A friend asked my thoughts about the terrible mass shooting in California, and particularly about the reports that the young man was driven by anger because no girl would have casual sex with him. She wondered what we can do to address the deeper longing that our culture is not addressing. Here is what I replied:
I think that you’re on to something very important by looking at the issue of sex in this young man’s life. That gives a perspective into something even deeper, something that makes this such a human tragedy, because it touches on a wound within us that we all suffer from — our deep sense of loneliness, isolation and alienation from others, and our desperate search for the right cure. Look at what we know about this young man’s life, and that’s what jumps out at me — he clearly was seeking some contact with an Other, in order to satisfy the longing and hurt in his own heart and soul. He and his family tried pretty much everything that our culture has to offer, in an effort to find peace — material stuff (just think of the mother’s comment about buying him a car to help his “self-esteem”), gaming (escape into unreality), psychiatry and medicine (the modern panacea), and entitlement sex (without which he felt even more isolated). Sometimes those things offer some degree of solace and hope, but this time they failed.
The festering wound of his isolation and loneliness, and the failure of all the remedies our culture approves, led him to be fixated on the sex. This makes perfect sense, because deep in even the most deluded and anesthetized heart, we cannot fail to know that sex is meant to connect us to an Other. We Catholics who know our theology of the body, know this very well, because we understand that sex is meant to be an icon of our connection to the Ultimate Other. This young man’s failure to find even the most pallid reflection of that icon, produced an existential anger — not just against his situation but even against who and what he is. And so he tried to destroy all that reminded him of the hurt he couldn’t get rid of or make sense of.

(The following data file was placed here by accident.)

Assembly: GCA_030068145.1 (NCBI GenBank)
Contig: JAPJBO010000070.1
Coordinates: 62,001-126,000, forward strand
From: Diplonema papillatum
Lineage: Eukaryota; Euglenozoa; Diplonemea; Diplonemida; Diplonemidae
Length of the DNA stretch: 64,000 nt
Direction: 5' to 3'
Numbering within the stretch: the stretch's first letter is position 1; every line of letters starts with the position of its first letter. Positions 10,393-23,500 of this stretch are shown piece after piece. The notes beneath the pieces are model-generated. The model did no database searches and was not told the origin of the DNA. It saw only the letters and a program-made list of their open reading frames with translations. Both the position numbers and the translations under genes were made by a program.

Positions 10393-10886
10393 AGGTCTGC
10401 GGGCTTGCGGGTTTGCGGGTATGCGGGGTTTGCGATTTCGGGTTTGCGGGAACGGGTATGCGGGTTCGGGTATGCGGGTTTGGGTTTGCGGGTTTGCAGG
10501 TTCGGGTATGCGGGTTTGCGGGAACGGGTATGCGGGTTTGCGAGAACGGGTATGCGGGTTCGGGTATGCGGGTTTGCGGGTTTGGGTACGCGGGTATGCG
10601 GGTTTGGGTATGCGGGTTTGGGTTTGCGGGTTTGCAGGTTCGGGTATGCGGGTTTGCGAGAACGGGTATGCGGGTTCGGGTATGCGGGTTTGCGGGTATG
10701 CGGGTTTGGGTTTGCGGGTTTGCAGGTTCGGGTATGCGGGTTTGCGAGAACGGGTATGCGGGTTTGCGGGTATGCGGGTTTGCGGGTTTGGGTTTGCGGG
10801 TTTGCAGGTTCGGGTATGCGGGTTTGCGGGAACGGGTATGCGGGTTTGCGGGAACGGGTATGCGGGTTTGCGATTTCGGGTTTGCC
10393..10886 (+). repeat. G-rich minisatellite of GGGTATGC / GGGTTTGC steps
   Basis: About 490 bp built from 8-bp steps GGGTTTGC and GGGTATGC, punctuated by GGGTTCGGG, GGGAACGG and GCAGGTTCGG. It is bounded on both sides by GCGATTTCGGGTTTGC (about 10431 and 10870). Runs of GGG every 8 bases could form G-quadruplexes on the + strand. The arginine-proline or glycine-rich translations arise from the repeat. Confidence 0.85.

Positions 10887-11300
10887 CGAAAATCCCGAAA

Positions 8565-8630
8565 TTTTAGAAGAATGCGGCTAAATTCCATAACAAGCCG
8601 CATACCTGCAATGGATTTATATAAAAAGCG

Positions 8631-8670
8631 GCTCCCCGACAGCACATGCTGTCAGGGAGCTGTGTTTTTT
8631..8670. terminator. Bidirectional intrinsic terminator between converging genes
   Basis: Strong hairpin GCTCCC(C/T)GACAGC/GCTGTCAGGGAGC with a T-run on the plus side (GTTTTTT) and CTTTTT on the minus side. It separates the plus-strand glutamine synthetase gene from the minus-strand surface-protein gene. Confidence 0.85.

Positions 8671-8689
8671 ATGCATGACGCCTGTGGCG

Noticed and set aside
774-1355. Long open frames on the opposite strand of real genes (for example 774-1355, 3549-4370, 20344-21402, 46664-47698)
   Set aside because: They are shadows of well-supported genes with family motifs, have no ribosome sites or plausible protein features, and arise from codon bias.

What do we do with this? As with any pathology, we have to recognize the real cause. It’s all well and good to talk about gun violence, misogyny, casual sex, violent games, and all that. It’s all true, and there can be all sorts of policy “solutions” proposed. But it’s all beside the point. It doesn’t matter.
We can talk about the real issue here, in terms our culture can understand. Why do people care about Kim and Kanye? Because even in a celebrity marriage they see a glimmer of the love that everyone wants and needs. Why are people drawn to the songs of guys like Eminem and 50 Cent? Because they hear the pain in their voices and lyrics and know that same agony is in their hearts. Why do people love the U2 song “I Still Haven’t Found What I’m Looking For?” Because, like Bono, we haven’t found it either, and we can’t help keeping on looking for it. Why do people like romantic comedies? Because we’re all dying for some kind of happy ending in our own messed up lives. I’m not a country music fan, but even I know that all the songs about lost love are really songs about ourselves, and the pain and longing we feel.
We Christians have to stand up and offer the real remedy here. We have to talk about loneliness, and hurt, and pain, and brokenness, and isolation, and betrayal, and alienation. That’s where we all live. We have to talk about what love really is, and what it’s not — it’s not about me, it’s not about stuff, and it’s not about orgasms. It’s about people, and giving ourselves to them, and accepting their gift — not stealing the gift, and not using it. People will hear us, because they already know that’s the truth.
And we Christians have to challenge ourselves and our society with the truth — that we are all lonely and hurt and wounded, just as this young man was, just as his victims are. None of us will be even close to the path of healing until we encounter the Other who became one of us, so that we wouldn’t have to face our isolation and pain all alone.
So, how do we respond to this kind of tragedy? Preach the Gospel of love and mercy. Speak to the pain of our hearts. Invite people to the One who can heal us.